Should leaders prioritize morals over political gain? | The Tylt
Democrats were quick to call for Virginia Governor Ralph Northam's resignation over his admission of wearing blackface when they thought he would be succeeded by a Democrat. Yet as the scandal has expanded, it now appears there could be a chance the governorship would be taken by the Republican majority leader. Since the seat would be filled by the opposing party, Democrats have softened their calls for Northam's resignation. Should they prioritize their morals or maintaining political power?
Should leaders prioritize morals over political gain?
After Northam's disastrous press conference, Democratic leaders were nearly unanimous in their calls for his resignation. Yet after Lieutenant Governor Justin Fairfax, who would succeed Northam as governor, was accused by two women of sexual assault many became less confident in their decisions. Shortly after the news about Fairfax broke, Attorney General Mark Herring admitted he had once worn black face in college, apologizing profusely for his previous actions. The Washington Post reports state Democrats are torn on how to proceed now that the state's top three Democrats are marred by scandal.
[P]rivately, Democrats are divided, particularly about whether ousting Northam is best for their party.
...Some Democrats declared all three officeholders politically doomed but predicted that Northam and Herring, at least, would remain in office as lame ducks until the elections in 2021. Others who had publicly called for Northam’s ouster said privately that he should stay, especially with Fairfax in political jeopardy.
Some state Democrats have suggested they are beginning impeachment proceedings against Fairfax. According to the New York Times, some Democrats worry about the optics of investigating and prosecuting a black lawmaker while allowing white lawmakers a pass on past racist actions.
“I think the Democratic Party would lack credibility if they followed a double standard,” said Representative Karen Bass of California, who is the head of the Congressional Black Caucus. Ms. Bass said that both Mr. Northam and Mr. Fairfax should step down.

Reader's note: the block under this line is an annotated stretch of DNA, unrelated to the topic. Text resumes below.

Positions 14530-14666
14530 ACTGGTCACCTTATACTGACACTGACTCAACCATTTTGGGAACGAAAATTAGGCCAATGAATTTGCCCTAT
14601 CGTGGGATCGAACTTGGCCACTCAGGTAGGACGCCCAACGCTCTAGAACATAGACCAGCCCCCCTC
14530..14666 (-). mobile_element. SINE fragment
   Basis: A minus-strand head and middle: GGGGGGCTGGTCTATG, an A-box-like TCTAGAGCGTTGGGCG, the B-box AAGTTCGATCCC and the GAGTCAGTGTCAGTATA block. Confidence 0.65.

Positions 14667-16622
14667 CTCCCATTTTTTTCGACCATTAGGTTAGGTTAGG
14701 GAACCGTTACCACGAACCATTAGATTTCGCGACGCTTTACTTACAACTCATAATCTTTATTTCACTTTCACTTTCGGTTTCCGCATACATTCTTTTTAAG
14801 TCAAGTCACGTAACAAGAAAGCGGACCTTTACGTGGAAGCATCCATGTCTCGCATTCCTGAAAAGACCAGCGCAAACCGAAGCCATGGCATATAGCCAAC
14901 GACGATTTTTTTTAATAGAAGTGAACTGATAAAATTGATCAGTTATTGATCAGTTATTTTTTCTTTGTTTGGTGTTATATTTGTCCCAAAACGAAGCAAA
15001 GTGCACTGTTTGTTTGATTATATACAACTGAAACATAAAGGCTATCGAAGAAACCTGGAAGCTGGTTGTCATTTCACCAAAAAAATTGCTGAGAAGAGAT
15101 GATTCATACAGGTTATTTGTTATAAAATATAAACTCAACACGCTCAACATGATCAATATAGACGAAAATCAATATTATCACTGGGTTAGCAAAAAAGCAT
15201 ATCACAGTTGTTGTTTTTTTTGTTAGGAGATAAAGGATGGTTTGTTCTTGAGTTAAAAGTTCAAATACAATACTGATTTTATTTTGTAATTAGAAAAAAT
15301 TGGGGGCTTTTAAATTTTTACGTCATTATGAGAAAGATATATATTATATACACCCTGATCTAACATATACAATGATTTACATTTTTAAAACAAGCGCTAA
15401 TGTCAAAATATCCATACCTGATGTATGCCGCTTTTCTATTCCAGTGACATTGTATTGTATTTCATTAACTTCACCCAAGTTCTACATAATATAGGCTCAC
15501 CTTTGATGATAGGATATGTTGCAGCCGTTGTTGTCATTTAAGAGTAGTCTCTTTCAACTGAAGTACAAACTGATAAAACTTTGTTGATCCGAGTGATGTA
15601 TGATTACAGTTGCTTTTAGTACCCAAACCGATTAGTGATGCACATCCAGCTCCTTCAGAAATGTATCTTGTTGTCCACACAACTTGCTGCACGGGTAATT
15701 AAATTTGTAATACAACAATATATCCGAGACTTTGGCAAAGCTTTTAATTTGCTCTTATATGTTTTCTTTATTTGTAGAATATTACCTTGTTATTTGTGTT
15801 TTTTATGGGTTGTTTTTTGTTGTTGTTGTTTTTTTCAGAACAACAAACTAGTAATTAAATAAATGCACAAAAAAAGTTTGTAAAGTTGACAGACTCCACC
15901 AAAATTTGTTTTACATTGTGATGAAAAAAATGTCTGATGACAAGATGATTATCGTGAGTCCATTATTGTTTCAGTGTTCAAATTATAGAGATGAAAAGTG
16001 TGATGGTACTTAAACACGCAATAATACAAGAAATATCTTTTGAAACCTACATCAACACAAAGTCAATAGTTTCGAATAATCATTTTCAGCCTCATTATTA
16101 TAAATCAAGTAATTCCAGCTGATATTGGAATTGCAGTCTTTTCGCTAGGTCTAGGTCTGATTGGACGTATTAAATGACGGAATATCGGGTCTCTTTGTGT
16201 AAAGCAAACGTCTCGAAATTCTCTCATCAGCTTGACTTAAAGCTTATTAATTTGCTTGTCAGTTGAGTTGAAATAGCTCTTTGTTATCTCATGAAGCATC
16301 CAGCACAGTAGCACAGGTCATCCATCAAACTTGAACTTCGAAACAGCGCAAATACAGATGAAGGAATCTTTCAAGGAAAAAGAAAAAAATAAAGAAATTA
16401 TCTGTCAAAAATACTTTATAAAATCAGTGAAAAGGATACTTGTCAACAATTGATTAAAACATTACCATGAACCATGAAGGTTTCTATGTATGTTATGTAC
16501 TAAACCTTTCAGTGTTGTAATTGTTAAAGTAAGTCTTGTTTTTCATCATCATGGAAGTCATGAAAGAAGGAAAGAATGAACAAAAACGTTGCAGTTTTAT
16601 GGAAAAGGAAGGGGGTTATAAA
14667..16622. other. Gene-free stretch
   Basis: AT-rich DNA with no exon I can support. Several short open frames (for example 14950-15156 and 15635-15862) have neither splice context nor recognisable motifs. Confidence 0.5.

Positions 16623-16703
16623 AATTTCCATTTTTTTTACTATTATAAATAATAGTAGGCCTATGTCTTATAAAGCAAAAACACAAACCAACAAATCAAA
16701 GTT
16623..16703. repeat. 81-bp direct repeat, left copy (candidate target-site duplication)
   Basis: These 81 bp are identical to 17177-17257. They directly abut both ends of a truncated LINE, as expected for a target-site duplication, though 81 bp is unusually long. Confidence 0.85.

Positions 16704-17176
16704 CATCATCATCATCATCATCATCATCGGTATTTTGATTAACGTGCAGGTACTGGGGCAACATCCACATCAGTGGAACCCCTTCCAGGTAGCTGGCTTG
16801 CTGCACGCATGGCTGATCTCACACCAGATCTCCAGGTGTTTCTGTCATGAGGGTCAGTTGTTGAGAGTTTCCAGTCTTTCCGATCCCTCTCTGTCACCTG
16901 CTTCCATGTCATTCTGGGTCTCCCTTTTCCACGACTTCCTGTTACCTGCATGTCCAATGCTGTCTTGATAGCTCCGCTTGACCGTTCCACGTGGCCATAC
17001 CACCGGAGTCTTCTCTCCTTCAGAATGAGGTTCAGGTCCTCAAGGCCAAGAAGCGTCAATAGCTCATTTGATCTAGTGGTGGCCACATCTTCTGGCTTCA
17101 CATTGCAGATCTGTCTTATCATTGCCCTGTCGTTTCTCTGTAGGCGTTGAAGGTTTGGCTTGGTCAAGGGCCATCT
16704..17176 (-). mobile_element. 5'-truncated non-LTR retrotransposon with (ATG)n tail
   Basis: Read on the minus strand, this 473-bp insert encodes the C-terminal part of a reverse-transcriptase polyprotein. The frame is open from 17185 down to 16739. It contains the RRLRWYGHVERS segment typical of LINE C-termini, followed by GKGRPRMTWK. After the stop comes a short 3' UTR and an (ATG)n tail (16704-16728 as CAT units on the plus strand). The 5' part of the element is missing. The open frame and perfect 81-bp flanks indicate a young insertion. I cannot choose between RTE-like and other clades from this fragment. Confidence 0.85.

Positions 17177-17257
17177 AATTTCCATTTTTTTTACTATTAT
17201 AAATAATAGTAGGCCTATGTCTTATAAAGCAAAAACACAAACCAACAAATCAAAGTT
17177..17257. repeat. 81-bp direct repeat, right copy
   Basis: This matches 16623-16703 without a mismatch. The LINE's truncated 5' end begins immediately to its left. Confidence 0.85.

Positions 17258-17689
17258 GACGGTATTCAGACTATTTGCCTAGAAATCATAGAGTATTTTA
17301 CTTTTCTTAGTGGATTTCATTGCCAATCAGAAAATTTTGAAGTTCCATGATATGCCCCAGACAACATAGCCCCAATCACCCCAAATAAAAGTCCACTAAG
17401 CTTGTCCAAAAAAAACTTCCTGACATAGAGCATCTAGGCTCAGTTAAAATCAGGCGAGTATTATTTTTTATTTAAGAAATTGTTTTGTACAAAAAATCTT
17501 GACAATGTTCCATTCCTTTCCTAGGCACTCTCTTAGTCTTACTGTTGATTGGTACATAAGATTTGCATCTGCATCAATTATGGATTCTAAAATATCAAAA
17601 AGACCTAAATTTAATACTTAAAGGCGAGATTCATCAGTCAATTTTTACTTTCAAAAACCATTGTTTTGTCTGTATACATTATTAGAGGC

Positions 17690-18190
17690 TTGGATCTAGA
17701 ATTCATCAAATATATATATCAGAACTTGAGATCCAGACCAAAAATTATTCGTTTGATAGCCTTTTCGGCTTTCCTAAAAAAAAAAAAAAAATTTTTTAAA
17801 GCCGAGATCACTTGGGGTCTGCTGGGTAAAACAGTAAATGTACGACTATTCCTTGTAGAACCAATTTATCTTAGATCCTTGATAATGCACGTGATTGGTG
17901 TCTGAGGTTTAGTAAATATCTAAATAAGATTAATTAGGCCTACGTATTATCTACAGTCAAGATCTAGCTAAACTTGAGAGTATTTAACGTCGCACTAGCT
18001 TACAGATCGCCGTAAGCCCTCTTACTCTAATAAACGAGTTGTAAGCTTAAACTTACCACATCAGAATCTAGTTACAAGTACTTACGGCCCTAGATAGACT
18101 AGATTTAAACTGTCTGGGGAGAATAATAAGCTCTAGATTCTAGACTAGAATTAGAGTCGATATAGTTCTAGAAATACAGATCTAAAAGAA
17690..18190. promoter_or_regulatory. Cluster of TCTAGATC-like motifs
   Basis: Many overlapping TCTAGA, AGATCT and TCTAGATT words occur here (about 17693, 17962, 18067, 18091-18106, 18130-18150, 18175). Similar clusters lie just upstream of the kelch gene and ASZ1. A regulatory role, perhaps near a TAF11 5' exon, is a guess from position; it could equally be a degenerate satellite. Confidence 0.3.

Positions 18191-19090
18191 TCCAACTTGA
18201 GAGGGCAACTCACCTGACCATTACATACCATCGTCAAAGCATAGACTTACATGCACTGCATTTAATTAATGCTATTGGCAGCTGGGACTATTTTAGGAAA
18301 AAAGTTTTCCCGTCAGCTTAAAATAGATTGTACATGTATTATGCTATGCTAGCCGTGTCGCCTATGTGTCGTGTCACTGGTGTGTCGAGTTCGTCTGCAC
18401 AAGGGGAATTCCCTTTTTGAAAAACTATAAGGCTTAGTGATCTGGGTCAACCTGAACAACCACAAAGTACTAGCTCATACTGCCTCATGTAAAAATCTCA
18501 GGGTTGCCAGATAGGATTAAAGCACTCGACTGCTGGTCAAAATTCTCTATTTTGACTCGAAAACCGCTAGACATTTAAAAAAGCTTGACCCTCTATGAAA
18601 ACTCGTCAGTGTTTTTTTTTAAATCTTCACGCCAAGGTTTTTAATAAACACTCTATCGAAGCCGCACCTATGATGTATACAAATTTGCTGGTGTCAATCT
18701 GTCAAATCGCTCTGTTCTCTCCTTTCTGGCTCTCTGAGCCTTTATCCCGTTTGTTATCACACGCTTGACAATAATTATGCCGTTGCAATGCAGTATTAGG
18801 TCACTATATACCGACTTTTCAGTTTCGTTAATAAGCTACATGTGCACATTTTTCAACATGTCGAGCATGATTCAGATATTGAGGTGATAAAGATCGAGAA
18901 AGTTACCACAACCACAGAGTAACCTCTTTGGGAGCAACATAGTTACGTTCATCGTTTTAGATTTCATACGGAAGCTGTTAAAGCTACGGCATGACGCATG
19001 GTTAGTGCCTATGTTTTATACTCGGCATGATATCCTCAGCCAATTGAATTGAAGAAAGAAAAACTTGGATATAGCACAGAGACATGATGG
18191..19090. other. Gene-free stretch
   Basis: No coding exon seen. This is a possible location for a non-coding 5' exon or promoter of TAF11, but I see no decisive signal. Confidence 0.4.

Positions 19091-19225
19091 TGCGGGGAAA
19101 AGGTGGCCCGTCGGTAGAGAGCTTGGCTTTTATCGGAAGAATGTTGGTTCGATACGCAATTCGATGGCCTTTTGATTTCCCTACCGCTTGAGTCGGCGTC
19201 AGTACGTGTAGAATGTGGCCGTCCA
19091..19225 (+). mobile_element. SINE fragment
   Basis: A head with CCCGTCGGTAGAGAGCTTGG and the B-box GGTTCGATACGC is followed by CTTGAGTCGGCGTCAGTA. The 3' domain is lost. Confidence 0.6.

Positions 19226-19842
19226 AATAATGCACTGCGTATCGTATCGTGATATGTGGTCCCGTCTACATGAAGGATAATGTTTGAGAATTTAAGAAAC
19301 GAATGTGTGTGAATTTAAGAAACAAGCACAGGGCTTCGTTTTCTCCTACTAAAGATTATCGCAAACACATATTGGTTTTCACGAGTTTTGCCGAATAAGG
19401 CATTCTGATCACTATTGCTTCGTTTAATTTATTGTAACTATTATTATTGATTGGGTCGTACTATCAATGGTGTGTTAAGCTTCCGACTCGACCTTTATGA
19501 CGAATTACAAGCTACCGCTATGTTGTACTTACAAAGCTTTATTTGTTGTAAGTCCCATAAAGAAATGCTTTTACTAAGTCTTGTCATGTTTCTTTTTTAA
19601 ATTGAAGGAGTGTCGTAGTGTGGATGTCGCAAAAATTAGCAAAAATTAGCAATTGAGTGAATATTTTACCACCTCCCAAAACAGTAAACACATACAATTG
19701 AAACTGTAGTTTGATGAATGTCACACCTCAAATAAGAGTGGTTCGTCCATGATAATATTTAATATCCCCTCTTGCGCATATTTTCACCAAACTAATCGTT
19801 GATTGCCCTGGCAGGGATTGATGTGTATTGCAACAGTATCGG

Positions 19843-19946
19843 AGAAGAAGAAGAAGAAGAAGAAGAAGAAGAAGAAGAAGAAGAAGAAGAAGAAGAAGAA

Many Democrats say that must hold all lawmakers to the same standards, even when they are members of their own party. They can not speak out against Donald Trump's racist and sexist actions while ignoring transgressions in their own party. Per the Washington Post:
“If we’re going to carry the message and carry the call forward, we have to make sure we’re holding ourselves to account,” said Guy Cecil, chairman of the Democratic super PAC Priorities USA. “I reject any idea that we’re not holding our own people to a higher standard. You cannot call on a Florida secretary of state to resign for black face because he’s a Republican and let our party get away with it.”
Many Democrats in the state have cautioned against pushing the lawmakers out of office without conducting thorough investigations. Per USA Today:
The measured approach could slow the sobering prospects for Democrats that the top three executive positions might be vacated, opening the way for the House speaker, a Republican, to take over the top job.
...The Virginia Legislative Black Caucus weighed in on Thursday night with a statement reiterating its call that Northam step down, but stopping short of demanding the ouster of the next two officials. The group said the sexual assault allegation against Fairfax, who is African American, should be "thoroughly investigated," but did not demand he step down.
Most Democrats in the state say they still support the current leaders, giving little incentive for them to relinquish power. Per the Washington Post:
Within the Democratic Party, Northam has greater support from African Americans than whites. A 57 percent majority of black residents who identify or lean Democratic say he should continue to lead the state, compared with 49 percent of whites who identify or lean Democratic. About 47 percent of African Americans overall say Northam has accomplished a great deal or good amount as governor, compared with 30 percent of whites.
Virginia-based political historian and pundit Larry Sabato tweeted there was little to no chance the Democrats would risk losing their power in the state without due cause.